Strange Bedfellows

I view my blog as a way to share my creativity with friends and family, many of whom are too far away from me to share things with in person. I want it to be a place where people feel comfortable and inspired, so as a general rule, I don’t write about politics or social issues that can be divisive. However, in the life of every rule, there comes a time when it must be broken. This post is that time.

What has gotten me worked up is this – I have (had really, I just defriended her) a friend on Facebook who is extremely liberal, almost to the point of being a socialist. I know what topics to avoid discussing with her and usually we get along just fine.  This weekend, though, was the tipping point in our online friendship. I logged into Facebook and found the following message on my home page (I’m paraphrasing a little bit):

Romney/Ryan will ruin us all. If you can’t vote for Obama, please just don’t vote.

EXCUSE ME? You have the right to tell me not to vote just because we having differing points of view? Kindly tell me who died and made Democrats the only people in America whose opinions count? The whole reason it’s called an opinion in the first place is because it can’t be proven. Hell, most “facts” can eventually be disproven given enough time and study. I felt like responding this way to her and her 13 likes but I didn’t feel like baiting someone who, until now, I respected. Besides, I doubt Facebook allows a 15 page reply to a comment.

So what exactly set me off about this, besides the personal attack ( I am a moderate conservative and agree with a few tenants of the Tea Party movement)? She has the right, after all, to say whatever she feels. You’d think after experiencing two divisive elections in New England, I’d be used to attacks on my political views anyway, but that’s beside the point. Three things about this really pissed me off.

First of all, I take my right to vote EXTREMELY seriously. When people get upset about minority voting rights, I kindly remind them that even black men in this country had the right to vote before women of any color. If I don’t vote (for whatever reason), then I’m basically spitting on the contributions of the women who were willing to risk ridicule, imprisonment and even torture so that I could have the right to express my beliefs by voting. Furthermore, I was a political science major in college, and I have studied the Constitution, our legal system and political theory. I feel a deep passion for our democratic way of life and I have never not voted. Even when my grandmother was on her deathbed in 2000, I took the time to vote before rushing home to be with her. Whether I truly believe my candidate is the best one for the job, or it’s a protest vote is immaterial to me.  What kind of hypocrite would I be if I didn’t vote?

Secondly, I wonder if my friend even cares about how many people around the work are dying in attempts to gain control of their own lives through the democratic process. The entire Arab Spring movement is due to other people’s desire to have what we routinely take for granted. If freedom and democracy aren’t universal human desires, why are so many people willing to die to put a checkmark on a ballot? Why do so many people stand in line for hours to vote and then proudly display ink-stained fingers for the cameras, the physical evidence that they were allowed to speak their minds to their governments? If we don’t vote, regardless of our beliefs, we risk becoming the very type of autocracy that people around the world are trying to bring to an end.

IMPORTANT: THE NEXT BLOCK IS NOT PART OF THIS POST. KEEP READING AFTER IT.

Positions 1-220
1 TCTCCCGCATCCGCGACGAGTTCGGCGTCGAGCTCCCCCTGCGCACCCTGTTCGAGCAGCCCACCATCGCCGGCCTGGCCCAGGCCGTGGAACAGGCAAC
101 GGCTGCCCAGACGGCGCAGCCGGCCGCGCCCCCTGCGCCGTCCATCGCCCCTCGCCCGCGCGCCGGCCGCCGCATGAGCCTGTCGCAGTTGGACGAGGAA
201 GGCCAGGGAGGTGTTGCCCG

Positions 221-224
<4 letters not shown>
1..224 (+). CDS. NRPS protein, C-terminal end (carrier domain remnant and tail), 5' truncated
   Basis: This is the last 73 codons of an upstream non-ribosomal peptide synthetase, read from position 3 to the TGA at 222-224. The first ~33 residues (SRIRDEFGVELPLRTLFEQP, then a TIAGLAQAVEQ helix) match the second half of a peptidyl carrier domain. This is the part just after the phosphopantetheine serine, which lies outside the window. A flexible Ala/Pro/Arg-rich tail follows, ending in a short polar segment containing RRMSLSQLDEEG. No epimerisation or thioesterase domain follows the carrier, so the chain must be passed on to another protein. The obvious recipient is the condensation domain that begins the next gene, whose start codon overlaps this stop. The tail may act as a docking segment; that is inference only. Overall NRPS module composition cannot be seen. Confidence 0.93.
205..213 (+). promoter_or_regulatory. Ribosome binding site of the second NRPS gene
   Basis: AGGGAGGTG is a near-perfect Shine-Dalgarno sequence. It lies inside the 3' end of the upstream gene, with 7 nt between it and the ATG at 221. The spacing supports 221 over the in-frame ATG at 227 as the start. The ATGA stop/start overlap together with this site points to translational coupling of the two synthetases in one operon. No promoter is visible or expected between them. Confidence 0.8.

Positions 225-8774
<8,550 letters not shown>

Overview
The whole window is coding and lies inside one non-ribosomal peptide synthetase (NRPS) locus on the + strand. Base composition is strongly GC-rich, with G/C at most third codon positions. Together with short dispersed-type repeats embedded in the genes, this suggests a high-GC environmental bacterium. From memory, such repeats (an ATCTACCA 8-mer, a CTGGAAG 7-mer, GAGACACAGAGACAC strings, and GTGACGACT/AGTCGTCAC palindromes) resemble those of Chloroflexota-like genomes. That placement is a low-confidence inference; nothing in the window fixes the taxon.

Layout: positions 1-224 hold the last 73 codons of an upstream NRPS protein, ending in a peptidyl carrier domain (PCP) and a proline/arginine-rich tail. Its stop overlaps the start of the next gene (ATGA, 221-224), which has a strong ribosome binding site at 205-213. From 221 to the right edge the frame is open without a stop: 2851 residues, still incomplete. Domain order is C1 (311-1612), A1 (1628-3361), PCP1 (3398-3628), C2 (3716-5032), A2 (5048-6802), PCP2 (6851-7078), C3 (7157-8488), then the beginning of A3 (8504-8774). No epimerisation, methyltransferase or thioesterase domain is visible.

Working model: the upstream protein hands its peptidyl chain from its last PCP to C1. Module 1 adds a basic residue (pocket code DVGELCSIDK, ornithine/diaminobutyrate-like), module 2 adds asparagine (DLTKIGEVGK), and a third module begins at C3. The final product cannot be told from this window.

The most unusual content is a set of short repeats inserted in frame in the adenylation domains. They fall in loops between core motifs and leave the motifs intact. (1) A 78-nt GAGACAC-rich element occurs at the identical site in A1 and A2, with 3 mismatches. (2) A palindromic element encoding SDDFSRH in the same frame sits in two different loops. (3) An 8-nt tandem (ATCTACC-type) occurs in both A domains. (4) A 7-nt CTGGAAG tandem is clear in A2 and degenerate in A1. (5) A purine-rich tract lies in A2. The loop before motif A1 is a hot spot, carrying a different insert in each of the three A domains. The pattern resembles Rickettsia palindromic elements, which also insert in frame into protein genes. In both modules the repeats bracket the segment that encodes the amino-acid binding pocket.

Thirdly, I can’t help but wonder if social medial erases any trace of an internal censor simply because it removes us from the consequences of what we say. In real life, when approaching a difficult topic like politics or religion, we might at least try to tiptoe around the issue if we don’t know someone else’s beliefs, if only to not get punched. When we are online, however, there is a physical barrier of distance between us and our audience. Perhaps we feel bolder when we can only see positive responses to our comments and don’t witness the other side of an argument.

As I mentioned, I have defriended her . I don’t know when I’ll see her again in person, but I hope by that point she won’t even think about Facebook or why she’s no longer someone I speak with online.  I have to say I lost a lot of respect for her in reading that post. I will never understand why I’m the enemy just because I believe in fiscal restraint, small federal government, and states’ rights.  I just find it interesting when dealing with my liberal friends that they stoop to all kinds of name-calling, but don’t realize that when they point their fingers at someone who’s opinion is different than their, three are pointing right back at them.

2 thoughts on “Strange Bedfellows

  1. Politics can make or break friendships if discussions aren’t handled carefully, respectfully. I hope any in-person meetings aren’t awkward because of the political issue.

    • I don’t think they will be. I don’t see this friend that often, and honestly I won’t let it get to me. I think it was the fact that she thought she had the right to say it rather than the politics involved. It would have made me mad had the topic been something else. Thanks for stopping by! I appreciate it:)

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